Bites:

  • “In the early days of the medium, Podcasting was disproportionately a medium for white males, ages 25-44…but today, the content universe for Podcasts has exploded, and the diversity of programming available rivals any other form of audio,” writes Tom Webster, vice president of strategy at Edison Research, which puts out the ever-helpful annual Infinite Dial study in collaboration with Triton Digital. Webster’s statement comes from new data, and you should check out the full blog post.
  • Art19 announced a new executive vice president of content last week: Roddy Swearngin, who was most recently the director of digital at Levity Entertainment Group.
  • Wondery follows up the successful launch of its first original property, Found, with an audio drama anthology show called Secrets, Crimes & Audiotape. (Spot the reference.) The company is clearly leveraging its roots within the film and television industry, from which its founder Hernan Lopez (formerly of Fox International Channel) hails, and it’ll be interesting to see its efforts will lead to a new model for audio drama outside its current strengths in horror and sci-fi — and whether it’s endeavors will draw in bigger advertisers. (The Hollywood Reporter)
  • Audible partners TED to produce a new show, entitled Sincerely, X. (Fast Company)
  • It looks the podcast components of ESPN’s multimedia initiative Pin/Kings were downloaded “more than 200,000 times” across all episodes as of August 26. The podcast published 17 episodes across its run, plus one teaser. (Digiday)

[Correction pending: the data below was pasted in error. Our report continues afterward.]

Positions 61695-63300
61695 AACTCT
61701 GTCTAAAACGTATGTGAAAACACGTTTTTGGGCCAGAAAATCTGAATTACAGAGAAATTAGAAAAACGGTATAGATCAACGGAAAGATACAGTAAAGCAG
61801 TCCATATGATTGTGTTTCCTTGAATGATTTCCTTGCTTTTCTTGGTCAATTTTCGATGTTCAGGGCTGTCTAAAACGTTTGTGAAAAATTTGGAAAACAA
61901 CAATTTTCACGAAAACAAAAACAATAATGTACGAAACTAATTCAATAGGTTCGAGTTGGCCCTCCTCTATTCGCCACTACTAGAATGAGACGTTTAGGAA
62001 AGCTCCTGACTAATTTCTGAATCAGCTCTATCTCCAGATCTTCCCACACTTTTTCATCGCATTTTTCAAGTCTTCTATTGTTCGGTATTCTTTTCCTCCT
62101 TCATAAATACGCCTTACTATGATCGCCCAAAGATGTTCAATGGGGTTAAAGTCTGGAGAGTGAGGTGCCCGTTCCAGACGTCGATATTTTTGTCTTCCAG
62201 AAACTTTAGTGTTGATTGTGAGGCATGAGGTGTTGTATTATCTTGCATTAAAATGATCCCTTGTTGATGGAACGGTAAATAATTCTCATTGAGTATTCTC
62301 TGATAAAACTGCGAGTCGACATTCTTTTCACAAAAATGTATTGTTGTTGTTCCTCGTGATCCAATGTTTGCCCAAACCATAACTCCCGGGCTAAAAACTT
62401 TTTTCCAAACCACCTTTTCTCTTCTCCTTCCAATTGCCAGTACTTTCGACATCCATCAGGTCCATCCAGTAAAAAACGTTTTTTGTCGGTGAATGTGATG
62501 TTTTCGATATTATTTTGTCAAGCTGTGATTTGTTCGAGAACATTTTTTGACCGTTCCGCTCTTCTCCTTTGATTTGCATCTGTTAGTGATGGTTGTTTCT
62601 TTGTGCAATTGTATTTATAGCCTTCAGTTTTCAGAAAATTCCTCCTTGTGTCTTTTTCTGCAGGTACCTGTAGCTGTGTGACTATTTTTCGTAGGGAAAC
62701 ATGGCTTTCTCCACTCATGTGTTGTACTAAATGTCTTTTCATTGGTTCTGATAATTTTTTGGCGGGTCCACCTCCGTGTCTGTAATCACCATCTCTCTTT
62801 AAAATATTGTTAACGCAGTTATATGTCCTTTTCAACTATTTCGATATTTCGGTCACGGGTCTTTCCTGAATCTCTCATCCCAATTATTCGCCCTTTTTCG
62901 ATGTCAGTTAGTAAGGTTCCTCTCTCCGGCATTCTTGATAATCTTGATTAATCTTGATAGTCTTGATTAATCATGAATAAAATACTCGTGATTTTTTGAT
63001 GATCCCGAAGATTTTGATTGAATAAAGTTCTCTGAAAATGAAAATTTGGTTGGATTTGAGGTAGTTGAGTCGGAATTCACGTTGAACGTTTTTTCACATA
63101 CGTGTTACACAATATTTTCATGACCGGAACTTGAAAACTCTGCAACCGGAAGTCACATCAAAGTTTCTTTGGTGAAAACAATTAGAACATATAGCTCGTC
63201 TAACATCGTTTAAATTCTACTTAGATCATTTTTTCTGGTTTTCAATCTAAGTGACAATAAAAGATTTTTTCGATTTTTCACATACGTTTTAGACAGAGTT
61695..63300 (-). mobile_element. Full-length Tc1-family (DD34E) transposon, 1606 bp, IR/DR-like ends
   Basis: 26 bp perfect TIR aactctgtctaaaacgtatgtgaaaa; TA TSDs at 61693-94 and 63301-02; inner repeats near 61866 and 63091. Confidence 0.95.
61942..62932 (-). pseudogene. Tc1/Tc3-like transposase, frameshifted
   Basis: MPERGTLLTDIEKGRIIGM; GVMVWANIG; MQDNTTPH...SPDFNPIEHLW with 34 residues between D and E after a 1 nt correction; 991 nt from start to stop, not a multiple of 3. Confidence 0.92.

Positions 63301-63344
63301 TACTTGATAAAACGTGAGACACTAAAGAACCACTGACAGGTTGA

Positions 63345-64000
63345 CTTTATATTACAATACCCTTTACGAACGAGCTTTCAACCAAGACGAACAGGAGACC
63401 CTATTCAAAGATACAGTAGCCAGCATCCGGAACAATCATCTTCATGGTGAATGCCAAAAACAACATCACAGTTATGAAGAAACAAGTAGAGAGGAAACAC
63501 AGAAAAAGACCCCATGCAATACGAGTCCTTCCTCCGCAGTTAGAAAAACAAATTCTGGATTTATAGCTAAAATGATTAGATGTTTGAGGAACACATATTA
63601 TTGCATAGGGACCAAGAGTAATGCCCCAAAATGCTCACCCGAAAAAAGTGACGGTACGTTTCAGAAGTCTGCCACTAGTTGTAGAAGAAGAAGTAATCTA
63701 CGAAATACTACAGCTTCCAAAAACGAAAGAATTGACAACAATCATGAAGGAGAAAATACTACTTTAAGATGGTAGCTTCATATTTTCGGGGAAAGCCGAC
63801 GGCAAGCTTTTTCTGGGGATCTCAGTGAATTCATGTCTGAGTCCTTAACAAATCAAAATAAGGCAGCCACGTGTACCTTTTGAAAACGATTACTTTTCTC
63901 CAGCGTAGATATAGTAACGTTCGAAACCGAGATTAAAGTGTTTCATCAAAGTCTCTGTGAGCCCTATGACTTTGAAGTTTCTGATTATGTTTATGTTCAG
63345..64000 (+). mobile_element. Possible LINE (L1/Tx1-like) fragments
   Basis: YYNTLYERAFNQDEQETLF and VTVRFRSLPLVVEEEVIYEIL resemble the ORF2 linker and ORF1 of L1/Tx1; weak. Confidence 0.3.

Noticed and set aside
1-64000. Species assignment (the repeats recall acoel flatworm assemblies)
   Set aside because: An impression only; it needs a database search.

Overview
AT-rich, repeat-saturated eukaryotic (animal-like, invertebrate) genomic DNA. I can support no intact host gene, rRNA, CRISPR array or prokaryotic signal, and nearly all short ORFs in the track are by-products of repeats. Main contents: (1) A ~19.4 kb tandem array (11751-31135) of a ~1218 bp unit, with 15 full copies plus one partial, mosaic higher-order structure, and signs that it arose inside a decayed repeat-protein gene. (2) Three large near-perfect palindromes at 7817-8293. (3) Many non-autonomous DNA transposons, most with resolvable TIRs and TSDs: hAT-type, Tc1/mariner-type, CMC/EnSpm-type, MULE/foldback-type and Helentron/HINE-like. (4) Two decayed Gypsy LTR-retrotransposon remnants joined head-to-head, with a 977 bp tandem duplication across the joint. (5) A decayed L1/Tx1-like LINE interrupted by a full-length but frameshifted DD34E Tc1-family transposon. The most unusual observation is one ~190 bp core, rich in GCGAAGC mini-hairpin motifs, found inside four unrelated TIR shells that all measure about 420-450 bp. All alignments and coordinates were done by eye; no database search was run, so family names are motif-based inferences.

• “I’ve already done my first interviews for it last week. And tell your ad readers we’re looking for a sponsor for Season 2,” Malcolm Gladwell tells Adweek, when asked about a follow-up to Revisionist History’s highly successful first season. (Adweek)
  • “U.K. Podcast Listeners Favor Ads over Payment”…and “56% said they didn’t mind ads during podcasts as long as they were relevant to the podcast topic,” according to a new survey. Usual survey-consuming disclaimers apply. (eMarketer)

Can a political podcast avoid being overtaken by events?

A design challenge for political podcasts. I’ve spilt a fair bit of ink on election-related podcasts over the past few weeks here on Hot Pod, and perhaps just as well: For any serious news media endeavor, the U.S. presidential elections is a fundamental reason for being, and for the professionalizing layer of the emerging podcast industry — desiring so much to be taken seriously — the elections present an opportunity to step up and prove its worth. (Particularly given this exceptionally bonkers cycle, lord help us.)